Students got a glimpse of state lawmakers’ workdays during a recent field trip to the State Capitol.
In November, Gary L. Rose, professor and chair of the Department of Government, Politics and Global Studies, greeted students as they boarded a coach bus. Rose offered the trip to students taking his state and local government course, as well as students in the Pre-Law Club.
“It’s a great opportunity for the students,” Rose said. “This is a good showing of kids; I’m real happy with that.”
Thirty students took the trip to Hartford, where they first visited the Legislative Office Building. Local State Sen. Tony Hwang’s legislative aide, Jessica Davenport ’14, welcomed the group and showed them around. the impressive building where committee hearings and meetings take place. Davenport talked about the various hearings and how they involve Republicans and Democrats working side-by-side. Students sat at the same desks state representatives and senators do when the General Assembly is in session.
“This is my first time here,” said Corinne Cavanaugh ’17, who is from New Jersey. “I think it’s beautiful.” Cavanaugh is a political science major and wants to go to law school, but she also is interested in exploring state government. She is applying for an internship at the Capitol.
When students were done exploring the Legislative Office Building, the group made its way to the Capitol. Rose encouraged the students to take in everything around them, including pictures, statues and historical facts plastered on the walls. “This is an extraordinary building,” Rose said. “This is one of most ornate capitols in the country.”
Students walked to the second floor, entered the Senate Chamber and sat in large leather chairs arranged in a circle. They listened as Lena Holleran, a legislative aide for the 35th District in northeastern Connecticut, discussed her job, policy, the passing of bills and typical happenings at the Capitol when the General Assembly is in session.
Holleran explained that everything conducted in the Senate is very formal. Bills get introduced and then discussed in caucus rooms. When a bill is ready to be voted on, everyone in the chambers has to vote and cannot leave until they do, she said.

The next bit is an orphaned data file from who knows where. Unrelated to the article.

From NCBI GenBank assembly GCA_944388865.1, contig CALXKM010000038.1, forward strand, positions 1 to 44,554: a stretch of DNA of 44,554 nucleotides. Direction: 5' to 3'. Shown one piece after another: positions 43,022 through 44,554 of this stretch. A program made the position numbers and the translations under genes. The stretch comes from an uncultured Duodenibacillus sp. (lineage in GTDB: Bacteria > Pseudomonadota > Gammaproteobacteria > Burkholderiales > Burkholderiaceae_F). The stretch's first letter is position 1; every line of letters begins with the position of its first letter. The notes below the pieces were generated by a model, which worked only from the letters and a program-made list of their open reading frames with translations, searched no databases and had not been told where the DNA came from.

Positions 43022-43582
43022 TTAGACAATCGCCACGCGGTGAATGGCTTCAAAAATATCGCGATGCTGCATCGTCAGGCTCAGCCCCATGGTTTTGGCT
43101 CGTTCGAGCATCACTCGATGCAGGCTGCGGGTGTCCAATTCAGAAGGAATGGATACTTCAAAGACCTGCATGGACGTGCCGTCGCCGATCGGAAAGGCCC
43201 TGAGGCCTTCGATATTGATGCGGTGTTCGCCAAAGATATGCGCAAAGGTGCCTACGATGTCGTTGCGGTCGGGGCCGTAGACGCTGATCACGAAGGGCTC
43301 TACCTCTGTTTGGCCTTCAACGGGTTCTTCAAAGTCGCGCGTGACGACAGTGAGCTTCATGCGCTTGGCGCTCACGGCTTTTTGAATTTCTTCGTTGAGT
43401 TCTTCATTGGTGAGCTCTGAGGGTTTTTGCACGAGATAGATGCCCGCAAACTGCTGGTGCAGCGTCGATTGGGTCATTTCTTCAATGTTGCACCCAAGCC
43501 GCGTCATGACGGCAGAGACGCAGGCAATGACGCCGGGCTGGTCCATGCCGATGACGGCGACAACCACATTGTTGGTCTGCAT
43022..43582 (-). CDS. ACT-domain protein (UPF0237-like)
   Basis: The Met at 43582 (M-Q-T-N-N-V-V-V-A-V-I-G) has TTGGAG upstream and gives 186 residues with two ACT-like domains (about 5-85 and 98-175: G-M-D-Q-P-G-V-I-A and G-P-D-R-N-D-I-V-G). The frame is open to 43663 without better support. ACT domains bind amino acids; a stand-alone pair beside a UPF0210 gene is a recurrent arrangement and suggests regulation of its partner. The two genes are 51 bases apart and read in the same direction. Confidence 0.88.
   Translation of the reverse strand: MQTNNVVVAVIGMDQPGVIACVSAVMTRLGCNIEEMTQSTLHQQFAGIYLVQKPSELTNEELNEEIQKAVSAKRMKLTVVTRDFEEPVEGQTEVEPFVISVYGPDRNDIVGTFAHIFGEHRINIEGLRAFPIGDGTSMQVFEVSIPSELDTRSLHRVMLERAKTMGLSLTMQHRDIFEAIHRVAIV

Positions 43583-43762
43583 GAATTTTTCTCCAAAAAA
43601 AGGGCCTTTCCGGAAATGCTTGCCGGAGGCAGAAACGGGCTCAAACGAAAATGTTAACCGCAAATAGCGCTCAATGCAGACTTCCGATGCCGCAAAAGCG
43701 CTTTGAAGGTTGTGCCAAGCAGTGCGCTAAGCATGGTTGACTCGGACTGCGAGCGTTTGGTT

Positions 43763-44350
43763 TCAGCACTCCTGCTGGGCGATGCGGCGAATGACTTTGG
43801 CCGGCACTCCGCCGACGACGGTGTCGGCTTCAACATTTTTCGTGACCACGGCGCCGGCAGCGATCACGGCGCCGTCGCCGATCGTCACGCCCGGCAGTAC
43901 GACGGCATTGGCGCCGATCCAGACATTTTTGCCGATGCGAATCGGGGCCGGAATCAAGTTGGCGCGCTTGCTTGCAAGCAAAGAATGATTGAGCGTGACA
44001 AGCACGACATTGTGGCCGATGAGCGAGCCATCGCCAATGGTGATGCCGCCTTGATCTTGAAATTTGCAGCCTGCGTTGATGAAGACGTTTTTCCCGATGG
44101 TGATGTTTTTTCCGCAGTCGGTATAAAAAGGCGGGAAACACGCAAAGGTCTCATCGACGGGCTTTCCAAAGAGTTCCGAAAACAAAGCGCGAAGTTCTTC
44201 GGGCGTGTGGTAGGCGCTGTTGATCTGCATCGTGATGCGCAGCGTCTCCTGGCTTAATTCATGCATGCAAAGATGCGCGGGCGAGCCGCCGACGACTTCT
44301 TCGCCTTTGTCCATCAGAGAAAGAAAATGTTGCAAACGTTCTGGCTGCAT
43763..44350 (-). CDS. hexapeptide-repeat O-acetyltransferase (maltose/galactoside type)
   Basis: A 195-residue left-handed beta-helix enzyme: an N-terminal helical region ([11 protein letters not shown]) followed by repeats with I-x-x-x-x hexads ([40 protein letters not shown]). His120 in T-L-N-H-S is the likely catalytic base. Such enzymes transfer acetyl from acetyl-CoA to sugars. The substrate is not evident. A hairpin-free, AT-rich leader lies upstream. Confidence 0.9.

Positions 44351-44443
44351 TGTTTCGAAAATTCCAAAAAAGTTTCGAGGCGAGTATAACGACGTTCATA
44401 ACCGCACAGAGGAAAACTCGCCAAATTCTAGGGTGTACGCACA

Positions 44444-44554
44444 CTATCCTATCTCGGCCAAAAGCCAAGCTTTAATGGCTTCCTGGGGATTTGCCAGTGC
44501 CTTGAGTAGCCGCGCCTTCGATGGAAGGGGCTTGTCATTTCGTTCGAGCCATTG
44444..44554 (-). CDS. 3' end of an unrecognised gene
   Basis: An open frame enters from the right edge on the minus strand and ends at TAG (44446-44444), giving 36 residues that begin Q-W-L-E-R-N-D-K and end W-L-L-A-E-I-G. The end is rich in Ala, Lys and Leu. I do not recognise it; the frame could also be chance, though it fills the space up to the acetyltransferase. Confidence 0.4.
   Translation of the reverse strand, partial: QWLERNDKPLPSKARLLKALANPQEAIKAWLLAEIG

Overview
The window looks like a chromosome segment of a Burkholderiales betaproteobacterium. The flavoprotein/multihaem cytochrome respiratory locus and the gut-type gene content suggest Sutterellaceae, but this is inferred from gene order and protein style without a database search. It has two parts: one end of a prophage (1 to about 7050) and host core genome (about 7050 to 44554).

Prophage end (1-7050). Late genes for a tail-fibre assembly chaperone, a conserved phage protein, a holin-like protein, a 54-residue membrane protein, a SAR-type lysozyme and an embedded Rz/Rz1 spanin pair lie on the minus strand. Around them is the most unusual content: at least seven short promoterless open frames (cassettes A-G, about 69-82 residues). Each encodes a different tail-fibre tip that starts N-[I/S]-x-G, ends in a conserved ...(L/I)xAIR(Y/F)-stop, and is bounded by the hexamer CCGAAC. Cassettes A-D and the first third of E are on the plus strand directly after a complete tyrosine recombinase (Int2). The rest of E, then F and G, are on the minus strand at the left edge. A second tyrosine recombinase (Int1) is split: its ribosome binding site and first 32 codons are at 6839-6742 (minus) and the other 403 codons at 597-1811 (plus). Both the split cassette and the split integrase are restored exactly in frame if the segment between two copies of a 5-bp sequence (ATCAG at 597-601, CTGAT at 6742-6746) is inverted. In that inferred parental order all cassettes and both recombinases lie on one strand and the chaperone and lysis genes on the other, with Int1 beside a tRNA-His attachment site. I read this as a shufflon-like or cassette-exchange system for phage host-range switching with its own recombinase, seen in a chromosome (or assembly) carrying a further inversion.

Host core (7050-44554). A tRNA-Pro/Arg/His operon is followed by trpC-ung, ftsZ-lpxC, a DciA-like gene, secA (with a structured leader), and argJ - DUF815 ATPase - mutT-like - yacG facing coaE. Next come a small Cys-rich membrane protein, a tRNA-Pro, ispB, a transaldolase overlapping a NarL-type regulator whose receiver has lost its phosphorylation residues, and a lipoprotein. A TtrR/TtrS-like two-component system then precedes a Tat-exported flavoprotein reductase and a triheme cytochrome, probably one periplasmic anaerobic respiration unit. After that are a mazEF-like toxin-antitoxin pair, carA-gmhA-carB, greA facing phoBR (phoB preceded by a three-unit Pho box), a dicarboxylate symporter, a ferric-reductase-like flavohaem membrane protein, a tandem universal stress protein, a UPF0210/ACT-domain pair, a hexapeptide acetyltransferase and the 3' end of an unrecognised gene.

Students questioned Holleran about political parties and federal funding before walking through the caucus rooms and then to the Gallery of the House of Representatives.
“There’s a huge cultural difference between the two chambers,” Holleran said. “The House is loud. People are discussing bills loudly, and there’s a lot of commotion going on. They don’t have caucus rooms like the Senate, where things are quieter.”
“I thought that was interesting,” said Pat Fay ’17, a math major. “It was great learning about everything she had to say.”
Holleran said that, like the Senate, House members have to vote if they are in the chamber; there’s no getting around it.
The students’ next stop was the Connecticut Supreme Court to meet with Supreme Court Justice Peter Zarella. Inside the building, students found themselves looking up at murals on the ceiling and painted portraits of former chief justices hanging on the walls.
Zarella talked about the court and his job. He said when a case gets brought to the Supreme Court, there is no witness stand and there is no obtaining of facts. All the facts have been brought to their attention already, he said. Cases come to the Supreme Court because one side in the case believes an error was made in the previous ruling. The justices make the final call on each case after hearing from attorneys representing both sides.
After meeting with Zarella, students entered the Museum of Connecticut History in the Connecticut Supreme Court. Painted portraits of all of Connecticut’s governors lined the walls. In another room, items made in Connecticut, including many guns made by Colt Manufacturing, were on display.
“My favorite part was talking to [Zarella],” Fay said while gazing at some of the old revolvers in the museum. “This was a good trip. I liked it a lot.”